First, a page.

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Postby Iolanthe » Mon Jul 24, 2006 3:27 pm

It does! That's a good observation :D . I really like that painting, there's so much to enjoy in it.
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Postby Airwin » Wed Aug 02, 2006 5:15 pm

Thanks for introducing us to this artist Iolanthe! :D I like her depiction of the scenes, and I agree that the painting of Legolas is beautiful (I've never seen him with black hair!).
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Postby Merry » Thu Aug 03, 2006 12:52 am

I don't think I've ever noticed this artist before, although I visit Rolozo Tolkien often enough, so thanks for the intro, Iolanthe. The detail is amazing!

I think Tolkien tells us that Legolas has dark hair, doesn't he?
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Postby Airwin » Thu Aug 03, 2006 4:22 am

Merry wrote:I think Tolkien tells us that Legolas has dark hair, doesn't he?


I don't remember ever reading anywhere what color Legolas' hair is, though I've read discussions about it. I've always thought of him as blond, because I thought his father was described as having blond hair (though I can't seem to find where it says that now). :-k Perhaps an interesting conversation to continue on a different thread?
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Postby Iolanthe » Thu Aug 03, 2006 1:26 pm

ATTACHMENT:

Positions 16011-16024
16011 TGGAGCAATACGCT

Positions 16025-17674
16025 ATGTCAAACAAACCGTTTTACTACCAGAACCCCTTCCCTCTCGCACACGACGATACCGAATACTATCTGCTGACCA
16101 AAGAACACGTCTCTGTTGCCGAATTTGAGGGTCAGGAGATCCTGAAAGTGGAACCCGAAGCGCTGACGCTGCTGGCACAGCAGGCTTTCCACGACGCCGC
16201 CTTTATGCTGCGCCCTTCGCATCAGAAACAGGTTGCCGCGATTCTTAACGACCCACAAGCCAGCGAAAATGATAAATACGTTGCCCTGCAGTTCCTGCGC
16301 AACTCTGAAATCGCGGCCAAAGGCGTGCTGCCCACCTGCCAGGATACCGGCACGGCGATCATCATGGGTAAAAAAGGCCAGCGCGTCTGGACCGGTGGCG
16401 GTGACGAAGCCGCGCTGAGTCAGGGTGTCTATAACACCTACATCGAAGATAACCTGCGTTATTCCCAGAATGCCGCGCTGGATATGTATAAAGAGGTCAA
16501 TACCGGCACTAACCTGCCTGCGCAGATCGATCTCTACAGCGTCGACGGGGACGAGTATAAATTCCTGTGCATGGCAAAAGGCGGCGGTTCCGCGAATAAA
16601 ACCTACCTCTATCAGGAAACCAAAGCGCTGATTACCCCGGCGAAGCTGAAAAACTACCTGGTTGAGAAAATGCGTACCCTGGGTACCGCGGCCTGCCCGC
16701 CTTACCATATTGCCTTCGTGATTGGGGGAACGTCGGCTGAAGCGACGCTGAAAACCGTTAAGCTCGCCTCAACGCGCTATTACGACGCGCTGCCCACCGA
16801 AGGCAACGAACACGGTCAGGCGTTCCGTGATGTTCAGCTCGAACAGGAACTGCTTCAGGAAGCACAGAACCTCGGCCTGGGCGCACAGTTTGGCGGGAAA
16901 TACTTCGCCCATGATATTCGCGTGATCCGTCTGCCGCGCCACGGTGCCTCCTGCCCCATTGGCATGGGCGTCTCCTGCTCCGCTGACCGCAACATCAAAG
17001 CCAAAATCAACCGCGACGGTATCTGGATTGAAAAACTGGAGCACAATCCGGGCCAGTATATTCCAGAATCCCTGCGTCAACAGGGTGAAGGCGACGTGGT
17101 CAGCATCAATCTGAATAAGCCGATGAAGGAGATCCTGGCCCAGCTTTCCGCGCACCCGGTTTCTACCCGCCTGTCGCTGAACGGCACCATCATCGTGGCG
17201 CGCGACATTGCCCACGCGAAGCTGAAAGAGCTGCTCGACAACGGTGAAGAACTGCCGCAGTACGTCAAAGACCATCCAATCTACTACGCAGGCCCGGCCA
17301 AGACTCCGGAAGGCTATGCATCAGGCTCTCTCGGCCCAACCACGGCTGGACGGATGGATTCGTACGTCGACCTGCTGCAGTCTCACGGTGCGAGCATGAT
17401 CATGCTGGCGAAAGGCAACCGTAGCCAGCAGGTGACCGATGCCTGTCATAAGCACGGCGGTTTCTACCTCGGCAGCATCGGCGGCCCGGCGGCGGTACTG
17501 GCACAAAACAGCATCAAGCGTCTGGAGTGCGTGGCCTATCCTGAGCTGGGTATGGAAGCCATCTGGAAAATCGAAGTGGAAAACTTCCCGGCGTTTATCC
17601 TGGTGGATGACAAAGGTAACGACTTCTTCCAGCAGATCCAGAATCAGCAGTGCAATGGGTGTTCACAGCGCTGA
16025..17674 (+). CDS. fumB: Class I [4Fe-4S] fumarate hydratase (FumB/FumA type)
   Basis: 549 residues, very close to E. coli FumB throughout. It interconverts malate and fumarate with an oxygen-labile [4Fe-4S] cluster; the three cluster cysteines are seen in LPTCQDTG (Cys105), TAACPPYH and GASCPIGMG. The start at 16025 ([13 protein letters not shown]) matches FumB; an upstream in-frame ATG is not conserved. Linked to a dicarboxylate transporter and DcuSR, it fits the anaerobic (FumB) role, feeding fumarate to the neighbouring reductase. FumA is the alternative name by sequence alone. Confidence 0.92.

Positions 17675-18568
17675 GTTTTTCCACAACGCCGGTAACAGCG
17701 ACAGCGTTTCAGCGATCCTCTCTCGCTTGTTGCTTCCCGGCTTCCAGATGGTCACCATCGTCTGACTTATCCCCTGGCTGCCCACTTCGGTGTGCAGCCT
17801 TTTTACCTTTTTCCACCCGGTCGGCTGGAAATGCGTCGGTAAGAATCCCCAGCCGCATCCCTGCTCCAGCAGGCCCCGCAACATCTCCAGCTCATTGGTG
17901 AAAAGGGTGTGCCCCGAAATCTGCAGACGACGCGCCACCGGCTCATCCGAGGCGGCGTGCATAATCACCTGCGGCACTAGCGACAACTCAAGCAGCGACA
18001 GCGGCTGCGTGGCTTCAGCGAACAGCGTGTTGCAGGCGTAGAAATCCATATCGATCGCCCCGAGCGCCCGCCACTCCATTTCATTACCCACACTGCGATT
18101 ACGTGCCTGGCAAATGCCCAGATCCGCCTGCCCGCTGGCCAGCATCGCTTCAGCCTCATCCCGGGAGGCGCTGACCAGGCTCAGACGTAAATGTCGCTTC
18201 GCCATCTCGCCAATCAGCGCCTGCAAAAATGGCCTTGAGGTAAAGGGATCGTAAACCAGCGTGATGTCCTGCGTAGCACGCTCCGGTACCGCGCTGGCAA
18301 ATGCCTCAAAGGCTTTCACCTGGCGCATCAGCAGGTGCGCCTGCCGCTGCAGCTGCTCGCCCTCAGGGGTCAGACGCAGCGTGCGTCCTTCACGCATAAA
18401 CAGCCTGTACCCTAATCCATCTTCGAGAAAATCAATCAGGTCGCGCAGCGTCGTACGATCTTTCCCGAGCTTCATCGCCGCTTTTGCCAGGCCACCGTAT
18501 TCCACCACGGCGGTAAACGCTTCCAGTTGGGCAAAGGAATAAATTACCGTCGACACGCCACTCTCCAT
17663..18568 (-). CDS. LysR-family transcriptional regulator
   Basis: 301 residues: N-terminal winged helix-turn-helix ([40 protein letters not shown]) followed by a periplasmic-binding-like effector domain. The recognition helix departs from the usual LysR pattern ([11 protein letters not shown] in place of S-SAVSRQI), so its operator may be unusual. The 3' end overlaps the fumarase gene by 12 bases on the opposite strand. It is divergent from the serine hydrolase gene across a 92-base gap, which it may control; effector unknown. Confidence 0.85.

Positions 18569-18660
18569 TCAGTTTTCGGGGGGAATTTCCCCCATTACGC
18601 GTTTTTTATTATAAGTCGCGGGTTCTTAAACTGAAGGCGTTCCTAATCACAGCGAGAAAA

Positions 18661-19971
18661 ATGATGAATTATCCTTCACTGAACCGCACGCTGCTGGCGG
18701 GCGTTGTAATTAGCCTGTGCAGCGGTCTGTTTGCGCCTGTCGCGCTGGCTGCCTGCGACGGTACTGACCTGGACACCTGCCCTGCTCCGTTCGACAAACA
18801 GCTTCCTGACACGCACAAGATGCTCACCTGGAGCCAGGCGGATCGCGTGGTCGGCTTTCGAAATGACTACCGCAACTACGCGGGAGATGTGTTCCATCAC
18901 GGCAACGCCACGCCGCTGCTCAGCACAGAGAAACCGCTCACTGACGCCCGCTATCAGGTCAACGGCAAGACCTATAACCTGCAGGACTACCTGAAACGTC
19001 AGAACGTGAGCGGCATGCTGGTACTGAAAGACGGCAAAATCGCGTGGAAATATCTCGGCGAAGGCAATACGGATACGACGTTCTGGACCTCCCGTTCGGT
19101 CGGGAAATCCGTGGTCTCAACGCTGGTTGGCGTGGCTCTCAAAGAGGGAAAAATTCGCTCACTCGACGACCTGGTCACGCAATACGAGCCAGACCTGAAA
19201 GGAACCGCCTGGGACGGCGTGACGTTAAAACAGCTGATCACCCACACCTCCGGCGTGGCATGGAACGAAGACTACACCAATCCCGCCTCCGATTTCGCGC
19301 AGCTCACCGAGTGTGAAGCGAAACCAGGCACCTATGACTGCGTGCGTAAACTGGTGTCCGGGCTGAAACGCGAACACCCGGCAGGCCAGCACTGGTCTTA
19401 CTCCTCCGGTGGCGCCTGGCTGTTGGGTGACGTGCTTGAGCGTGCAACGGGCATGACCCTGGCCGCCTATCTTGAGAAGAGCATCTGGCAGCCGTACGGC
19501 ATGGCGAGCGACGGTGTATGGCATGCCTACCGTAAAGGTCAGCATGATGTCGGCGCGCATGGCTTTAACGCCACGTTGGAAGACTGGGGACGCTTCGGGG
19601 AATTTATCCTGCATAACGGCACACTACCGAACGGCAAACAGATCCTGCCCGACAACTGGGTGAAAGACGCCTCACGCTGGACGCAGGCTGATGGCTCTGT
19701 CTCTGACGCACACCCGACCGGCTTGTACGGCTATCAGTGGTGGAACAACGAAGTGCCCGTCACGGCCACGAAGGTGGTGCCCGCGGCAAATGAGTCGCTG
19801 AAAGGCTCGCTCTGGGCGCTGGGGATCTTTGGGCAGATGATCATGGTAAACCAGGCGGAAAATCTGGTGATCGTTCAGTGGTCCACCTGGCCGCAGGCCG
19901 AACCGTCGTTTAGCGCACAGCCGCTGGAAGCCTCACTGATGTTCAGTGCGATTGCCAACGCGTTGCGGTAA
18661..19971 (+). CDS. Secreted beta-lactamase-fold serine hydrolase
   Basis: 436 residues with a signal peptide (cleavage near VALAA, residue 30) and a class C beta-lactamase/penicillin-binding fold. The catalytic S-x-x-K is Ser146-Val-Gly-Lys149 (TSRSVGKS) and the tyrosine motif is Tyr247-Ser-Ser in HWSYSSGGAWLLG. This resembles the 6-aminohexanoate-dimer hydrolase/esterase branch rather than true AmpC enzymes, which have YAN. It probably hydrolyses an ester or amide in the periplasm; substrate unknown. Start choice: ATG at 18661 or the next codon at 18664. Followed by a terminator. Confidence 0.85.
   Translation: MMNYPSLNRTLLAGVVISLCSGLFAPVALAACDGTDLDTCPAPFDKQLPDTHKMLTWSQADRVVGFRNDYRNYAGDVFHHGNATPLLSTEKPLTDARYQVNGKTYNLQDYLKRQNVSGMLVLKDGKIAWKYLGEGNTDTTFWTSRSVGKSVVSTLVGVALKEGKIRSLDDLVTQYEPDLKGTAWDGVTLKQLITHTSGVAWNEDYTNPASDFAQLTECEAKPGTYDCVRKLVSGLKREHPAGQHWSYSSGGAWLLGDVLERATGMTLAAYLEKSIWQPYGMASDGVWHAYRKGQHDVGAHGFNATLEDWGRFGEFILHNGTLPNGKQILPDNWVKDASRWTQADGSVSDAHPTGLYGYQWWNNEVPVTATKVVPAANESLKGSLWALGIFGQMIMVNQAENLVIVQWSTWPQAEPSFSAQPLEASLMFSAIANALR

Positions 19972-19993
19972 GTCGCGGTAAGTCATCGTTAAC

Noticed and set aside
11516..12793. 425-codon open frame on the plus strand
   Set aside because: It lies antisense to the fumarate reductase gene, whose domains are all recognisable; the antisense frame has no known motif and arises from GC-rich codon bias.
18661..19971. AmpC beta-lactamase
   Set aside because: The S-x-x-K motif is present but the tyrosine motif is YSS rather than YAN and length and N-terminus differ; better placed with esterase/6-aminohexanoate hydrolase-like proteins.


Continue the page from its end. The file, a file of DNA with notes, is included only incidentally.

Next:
I thought all the Woodland Realm elves were dark haired, unlike the Noldor. He describes himself as Silvan, but his father, Thranduil is a Sindar. I can't quite remember but I thought only the Vanyar and the Noldor had blond hair or was that just Finarfin's lot?

Edited to add: Actually, looking around the internet, this is another 'Do Balrogs have wings'? :lol:
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Postby Lindariel » Mon Aug 07, 2006 2:05 pm

Tolkien provides no description of the color of Legolas' hair. However, in The Hobbit, we do learn that Thranduil is blond. In "Flies and Spiders," Tolkien states:

. . . at the head of a long line of feasters sat a woodland king with a crown of leaves upon his golden hair . . .


I know that Tolkien did indicate that aspects of The Hobbit do not mesh entirely with LOTR. In fact, the original version of Bilbo's encounter with Gollum ended quite differently, and Tolkien revised it significantly when LOTR moved to publication. However, if he did not intend for Thranduil to be blond, it would have been a very easy item to correct when he was making other revisions to The Hobbit so that it would fit better within the world of LOTR. The fact that he did not make this change indicates to me that he either intended for Thranduil to remain golden-haired, or it was simply inconsequential.

Hence, there is precedent in the Tolkien canon for Legolas to be blond like his father.
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Postby Airwin » Mon Aug 07, 2006 5:56 pm